A healthy visitor industry, driven by a growing cruise sector, is expected to add an estimated 4,000 jobs over the next few years, according to the state.
“The leisure and hospitality sector will benefit from continued growth in tourism as well as overall population increase,” writes the Alaska Department of Labor and Workforce Development. “We project its employment will increase 9.2 percent from 2016 to 2026, or 3,303 jobs.”
The tourism-based industries in this sector and their projected gains are:
- Traveler accommodation, including rooming and boarding houses: 717 jobs (9.3 percent).
- RV parks and recreational camps: 83 jobs (11.2 percent).
- Museums, historical sites and similar institutions: 41 jobs (10.3 percent).
- Other amusement and recreation industries: 594 jobs (20.0 percent).
The remainder of the sector is mostly restaurants, bars and specialty food services that, when combined, will grow a projected 8.8 percent (1,982 jobs).
Restaurants lost about 1.7 percent of their employment (-325) in 2016 and 2017 due to less spending in a weak economy.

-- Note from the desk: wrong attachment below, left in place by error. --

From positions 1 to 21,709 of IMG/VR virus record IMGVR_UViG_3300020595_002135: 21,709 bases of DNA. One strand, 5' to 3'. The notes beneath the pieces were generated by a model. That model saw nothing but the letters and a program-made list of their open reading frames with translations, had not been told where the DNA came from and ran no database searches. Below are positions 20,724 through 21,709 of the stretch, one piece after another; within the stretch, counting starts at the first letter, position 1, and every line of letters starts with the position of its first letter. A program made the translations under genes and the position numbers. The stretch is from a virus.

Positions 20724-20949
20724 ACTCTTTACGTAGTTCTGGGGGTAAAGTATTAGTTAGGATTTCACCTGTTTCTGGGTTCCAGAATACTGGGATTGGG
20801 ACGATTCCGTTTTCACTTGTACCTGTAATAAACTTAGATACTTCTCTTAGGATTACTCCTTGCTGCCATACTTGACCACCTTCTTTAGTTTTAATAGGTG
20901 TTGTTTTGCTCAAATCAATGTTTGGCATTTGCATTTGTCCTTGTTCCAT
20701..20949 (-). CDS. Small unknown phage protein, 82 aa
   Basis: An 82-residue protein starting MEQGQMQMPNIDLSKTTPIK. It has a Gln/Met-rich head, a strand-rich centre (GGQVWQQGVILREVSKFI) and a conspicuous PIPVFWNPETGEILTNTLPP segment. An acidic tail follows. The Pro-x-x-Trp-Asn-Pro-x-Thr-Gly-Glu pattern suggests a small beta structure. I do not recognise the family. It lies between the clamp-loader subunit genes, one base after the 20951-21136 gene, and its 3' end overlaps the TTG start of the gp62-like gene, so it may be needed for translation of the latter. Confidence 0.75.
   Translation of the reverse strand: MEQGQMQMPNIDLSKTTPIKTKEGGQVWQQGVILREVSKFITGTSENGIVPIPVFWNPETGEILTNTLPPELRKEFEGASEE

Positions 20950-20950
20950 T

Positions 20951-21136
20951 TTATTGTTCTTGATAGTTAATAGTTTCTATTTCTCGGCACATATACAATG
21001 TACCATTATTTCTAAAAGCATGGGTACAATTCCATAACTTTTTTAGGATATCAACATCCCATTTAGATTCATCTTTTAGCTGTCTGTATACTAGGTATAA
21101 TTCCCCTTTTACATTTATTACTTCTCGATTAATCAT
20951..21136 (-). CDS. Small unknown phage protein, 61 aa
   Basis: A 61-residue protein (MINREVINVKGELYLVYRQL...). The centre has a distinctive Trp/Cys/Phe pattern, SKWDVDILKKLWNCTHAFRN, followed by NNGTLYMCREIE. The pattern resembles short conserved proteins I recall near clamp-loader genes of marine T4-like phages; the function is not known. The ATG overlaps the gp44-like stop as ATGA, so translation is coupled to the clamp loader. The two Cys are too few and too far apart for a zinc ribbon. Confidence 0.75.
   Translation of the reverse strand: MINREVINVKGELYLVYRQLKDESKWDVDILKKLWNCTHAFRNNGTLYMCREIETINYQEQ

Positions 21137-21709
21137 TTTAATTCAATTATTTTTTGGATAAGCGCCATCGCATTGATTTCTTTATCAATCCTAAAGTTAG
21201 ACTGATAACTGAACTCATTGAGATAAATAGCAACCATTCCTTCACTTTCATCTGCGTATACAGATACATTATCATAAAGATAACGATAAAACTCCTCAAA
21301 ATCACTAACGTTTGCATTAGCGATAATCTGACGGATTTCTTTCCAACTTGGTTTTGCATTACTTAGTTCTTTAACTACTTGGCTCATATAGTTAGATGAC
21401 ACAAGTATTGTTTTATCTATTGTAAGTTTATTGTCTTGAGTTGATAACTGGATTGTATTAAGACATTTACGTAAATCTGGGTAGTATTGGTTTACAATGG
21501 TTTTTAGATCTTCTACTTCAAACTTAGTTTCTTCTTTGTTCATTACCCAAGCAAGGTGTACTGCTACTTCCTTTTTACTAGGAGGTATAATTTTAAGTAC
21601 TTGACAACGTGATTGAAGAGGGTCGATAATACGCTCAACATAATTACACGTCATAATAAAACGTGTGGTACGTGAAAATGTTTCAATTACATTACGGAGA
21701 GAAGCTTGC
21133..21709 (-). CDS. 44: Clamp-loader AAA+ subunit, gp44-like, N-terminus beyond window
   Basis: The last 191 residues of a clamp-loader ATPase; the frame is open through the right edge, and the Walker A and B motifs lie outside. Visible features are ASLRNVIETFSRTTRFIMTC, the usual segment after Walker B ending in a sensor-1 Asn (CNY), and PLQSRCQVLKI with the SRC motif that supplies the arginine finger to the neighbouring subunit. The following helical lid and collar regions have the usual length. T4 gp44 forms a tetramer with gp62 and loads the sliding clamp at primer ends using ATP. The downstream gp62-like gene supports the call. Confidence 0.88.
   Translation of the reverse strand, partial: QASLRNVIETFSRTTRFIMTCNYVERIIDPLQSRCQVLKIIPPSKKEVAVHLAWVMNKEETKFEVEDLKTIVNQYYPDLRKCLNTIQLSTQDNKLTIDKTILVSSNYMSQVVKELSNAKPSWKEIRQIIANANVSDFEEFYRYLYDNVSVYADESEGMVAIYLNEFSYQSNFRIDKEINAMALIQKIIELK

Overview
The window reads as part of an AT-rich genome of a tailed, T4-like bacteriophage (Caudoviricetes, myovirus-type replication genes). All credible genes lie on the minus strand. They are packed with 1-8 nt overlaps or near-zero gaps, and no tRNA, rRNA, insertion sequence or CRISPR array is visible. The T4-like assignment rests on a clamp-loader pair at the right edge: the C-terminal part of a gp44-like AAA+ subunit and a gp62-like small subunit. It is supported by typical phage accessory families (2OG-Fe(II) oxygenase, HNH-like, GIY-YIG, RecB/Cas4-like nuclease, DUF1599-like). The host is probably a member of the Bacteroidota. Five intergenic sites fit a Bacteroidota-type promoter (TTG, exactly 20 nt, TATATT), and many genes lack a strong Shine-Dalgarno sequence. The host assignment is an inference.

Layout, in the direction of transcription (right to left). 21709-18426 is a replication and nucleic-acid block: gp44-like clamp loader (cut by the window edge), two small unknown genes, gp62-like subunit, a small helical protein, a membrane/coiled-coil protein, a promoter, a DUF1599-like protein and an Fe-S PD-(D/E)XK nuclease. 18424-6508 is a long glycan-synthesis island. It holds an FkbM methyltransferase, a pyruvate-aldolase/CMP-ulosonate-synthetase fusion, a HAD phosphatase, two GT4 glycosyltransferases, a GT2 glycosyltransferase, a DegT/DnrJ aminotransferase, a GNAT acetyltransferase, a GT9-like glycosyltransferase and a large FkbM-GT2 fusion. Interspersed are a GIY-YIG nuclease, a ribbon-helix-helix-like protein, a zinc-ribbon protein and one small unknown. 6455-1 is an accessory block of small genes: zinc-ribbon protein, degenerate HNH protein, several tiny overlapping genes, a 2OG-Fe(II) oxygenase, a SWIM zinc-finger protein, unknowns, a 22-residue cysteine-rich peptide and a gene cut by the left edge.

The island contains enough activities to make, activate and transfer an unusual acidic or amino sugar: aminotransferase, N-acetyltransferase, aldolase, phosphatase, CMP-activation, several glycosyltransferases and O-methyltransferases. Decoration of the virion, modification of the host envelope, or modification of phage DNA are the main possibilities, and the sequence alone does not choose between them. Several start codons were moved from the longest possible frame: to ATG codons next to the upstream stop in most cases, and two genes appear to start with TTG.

Bars are also likely to continue their long-term decline, to a projected total loss of 15.5 percent (-230 jobs). These losses will be due mostly to competition with restaurants that serve alcohol rather than to the recession or reduced alcohol consumption.
Specialty food services range from oil field catering services and airline-food handling to traditional catering services, a mix projected to add 250 jobs (11.8 percent) over the decade.
Tourism to bolster transportation
“We project 3.2 percent growth for the transportation and warehousing sector (697 jobs). Tourism-related transportation will drive most of that gain,” the state said.
- Scenic and sightseeing transportation, land: 127 jobs (12.5 percent).
- Scenic and sightseeing transportation, water: 168 jobs (22.0 percent).
- Scenic and sightseeing transportation, other: 40 jobs (40 percent).
Air transportation, scheduled and nonscheduled, will add a projected 251 jobs (4.0 percent). Water transportation’s projection is essentially flat at just 14 jobs (1.0 percent).
The full report is here. http://labor.alaska.gov/trends/oct18.pdf